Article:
KOTA KINABALU, July 12, 2013: An international tribunal at Holland is
expected to rule on an arbitration case brought by the Philippines against
China concerning the South China Sea Tuesday 5pm today.
Sabah Progressive Party (SAPP) president Datuk Yong Teck Lee cited that
the decision of the Permanent Court of Arbitration might shed some light
on Malaysia`s maritime territorial limits in one or more of three ways:
1. To what extent is the maritime territorial limits of the Philippines
2. Specifically, how will the "court" rule on the Philippines claim to the
sea at Sabah`s north-west which belongs to Malaysia, and
3. The consequential implication on the Philippines Claim to Sabah.
It is a relief that whatever ruling coming out of Holland in not
binding on Malaysia because Malaysia is not a party to the arbitration
case. Indeed, the ruling binds ONLY the Philippines because only the
Philippines, and nobody else, is a party to the proceedings. China, in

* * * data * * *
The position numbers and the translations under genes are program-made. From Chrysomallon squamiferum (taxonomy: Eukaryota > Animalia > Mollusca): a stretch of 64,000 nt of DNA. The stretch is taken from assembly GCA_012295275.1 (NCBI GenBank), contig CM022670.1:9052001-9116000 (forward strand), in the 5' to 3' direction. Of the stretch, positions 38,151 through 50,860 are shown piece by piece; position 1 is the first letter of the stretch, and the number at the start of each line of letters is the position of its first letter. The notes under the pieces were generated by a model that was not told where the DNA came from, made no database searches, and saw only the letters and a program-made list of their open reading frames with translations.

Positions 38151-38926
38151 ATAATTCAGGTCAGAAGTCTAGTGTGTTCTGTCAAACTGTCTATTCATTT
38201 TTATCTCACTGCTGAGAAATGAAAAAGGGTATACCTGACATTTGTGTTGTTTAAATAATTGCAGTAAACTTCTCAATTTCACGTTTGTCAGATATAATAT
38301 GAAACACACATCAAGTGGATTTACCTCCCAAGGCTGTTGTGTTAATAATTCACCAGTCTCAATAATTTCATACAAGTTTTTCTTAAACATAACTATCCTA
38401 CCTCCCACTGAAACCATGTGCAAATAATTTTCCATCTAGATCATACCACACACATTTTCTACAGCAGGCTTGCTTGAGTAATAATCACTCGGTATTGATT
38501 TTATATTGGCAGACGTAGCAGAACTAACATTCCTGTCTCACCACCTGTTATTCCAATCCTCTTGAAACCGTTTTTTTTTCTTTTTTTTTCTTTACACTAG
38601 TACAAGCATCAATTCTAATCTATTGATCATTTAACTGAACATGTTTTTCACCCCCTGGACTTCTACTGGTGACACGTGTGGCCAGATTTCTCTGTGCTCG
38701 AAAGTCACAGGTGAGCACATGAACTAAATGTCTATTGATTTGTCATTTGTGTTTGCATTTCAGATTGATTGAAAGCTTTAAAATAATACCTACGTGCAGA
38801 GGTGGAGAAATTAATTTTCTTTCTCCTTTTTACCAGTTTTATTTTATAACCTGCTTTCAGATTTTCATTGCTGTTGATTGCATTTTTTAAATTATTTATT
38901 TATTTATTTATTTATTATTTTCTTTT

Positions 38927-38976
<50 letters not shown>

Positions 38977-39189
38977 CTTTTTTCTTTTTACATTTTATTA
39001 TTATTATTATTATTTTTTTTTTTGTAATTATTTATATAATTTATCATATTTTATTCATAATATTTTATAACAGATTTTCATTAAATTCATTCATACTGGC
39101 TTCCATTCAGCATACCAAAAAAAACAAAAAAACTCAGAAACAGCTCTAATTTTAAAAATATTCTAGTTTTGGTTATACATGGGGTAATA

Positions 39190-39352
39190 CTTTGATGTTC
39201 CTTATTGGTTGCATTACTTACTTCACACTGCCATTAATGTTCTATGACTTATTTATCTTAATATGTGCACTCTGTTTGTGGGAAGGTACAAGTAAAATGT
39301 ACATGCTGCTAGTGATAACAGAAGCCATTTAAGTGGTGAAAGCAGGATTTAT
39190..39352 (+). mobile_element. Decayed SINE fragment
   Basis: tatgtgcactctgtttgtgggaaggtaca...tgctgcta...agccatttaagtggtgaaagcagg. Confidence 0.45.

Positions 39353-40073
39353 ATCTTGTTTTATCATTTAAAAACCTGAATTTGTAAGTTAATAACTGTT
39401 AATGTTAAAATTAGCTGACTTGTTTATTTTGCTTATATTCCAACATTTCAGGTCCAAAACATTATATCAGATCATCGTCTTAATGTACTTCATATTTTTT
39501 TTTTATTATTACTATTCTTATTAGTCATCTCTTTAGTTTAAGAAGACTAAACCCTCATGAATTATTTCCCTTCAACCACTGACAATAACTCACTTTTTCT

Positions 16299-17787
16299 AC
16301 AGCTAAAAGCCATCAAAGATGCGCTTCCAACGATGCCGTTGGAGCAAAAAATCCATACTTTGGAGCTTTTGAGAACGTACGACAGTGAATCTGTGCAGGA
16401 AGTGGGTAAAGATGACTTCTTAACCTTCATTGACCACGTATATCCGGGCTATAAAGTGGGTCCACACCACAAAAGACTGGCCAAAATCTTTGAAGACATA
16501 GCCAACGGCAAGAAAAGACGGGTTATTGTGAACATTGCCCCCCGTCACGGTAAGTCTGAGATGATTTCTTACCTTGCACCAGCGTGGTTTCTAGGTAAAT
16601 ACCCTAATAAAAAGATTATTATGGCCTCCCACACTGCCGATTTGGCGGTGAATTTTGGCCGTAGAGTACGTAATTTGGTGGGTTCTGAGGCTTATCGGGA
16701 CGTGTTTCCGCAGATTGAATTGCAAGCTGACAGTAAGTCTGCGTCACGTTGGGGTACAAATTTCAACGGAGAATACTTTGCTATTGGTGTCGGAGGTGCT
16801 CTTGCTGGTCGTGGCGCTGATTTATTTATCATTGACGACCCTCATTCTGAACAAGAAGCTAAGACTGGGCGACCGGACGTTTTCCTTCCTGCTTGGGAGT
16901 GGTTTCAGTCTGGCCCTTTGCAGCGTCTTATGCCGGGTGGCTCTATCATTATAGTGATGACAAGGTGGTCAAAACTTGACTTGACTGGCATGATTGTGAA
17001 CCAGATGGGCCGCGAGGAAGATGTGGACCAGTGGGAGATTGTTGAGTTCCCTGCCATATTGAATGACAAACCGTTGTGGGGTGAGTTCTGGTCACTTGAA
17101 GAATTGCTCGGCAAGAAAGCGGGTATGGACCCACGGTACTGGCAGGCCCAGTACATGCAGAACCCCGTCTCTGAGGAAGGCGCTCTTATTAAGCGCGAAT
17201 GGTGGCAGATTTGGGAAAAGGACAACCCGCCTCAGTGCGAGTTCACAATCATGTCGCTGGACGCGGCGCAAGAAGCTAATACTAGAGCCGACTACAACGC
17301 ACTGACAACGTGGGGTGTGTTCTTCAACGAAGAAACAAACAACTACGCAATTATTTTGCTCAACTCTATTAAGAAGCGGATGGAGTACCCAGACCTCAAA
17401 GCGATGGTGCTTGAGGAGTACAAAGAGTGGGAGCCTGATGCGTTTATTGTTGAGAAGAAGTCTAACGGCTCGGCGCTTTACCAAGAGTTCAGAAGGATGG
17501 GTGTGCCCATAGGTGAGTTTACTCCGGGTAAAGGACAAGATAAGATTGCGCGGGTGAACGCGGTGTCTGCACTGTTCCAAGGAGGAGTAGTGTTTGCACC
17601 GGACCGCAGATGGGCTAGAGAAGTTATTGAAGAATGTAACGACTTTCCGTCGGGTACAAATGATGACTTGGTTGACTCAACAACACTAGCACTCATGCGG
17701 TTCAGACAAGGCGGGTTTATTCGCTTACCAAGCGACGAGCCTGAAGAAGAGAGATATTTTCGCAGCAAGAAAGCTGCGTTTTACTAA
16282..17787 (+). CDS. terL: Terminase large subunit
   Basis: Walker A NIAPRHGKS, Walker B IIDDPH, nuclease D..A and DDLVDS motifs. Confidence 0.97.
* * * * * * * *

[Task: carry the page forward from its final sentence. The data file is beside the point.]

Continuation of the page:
spite of being widely predicted to "lose the case" will similarly not be
bound by the ruling for the simple reason that China did not agree to
submit China`s claim to South China Sea to the tribunal.
This is because the rules of this tribunal are that all the parties in the
dispute must agree to submit to their dispute to the tribunal for a
This rule (that all parties to the dispute must agree to submit their
dispute to the tribunal) is not unlike that of the United
Nation-established International Court of Justice (IJC). For instance,
Indonesia and Malaysia in 1998 had to mutually agree to submit the Sipadan/Ligitan
island dispute to the ICJ before the case could proceed. Final judgement
in favour of Malaysia was made in 2002. Similarly, the Batu Puteh island
case with Singapore which Malaysia lost in 2008.
Unlike the ICJ, this PCA is not a court, much less a "UN Court" as
misreported by The Manila Times. Contrary to some misperception, the PCA
is not the ICJ. The PCA is only an administrative arrangement for
government, government agencies and private entities to settle a dispute
arising out of an international contract or treaty.
Nevertheless, since this case was brought unilaterally by the Philippines,
the Philippines would find it difficult to depart from any detrimental
implication arising out of this case, including setting its territorial
limits with Malaysia (Sabah).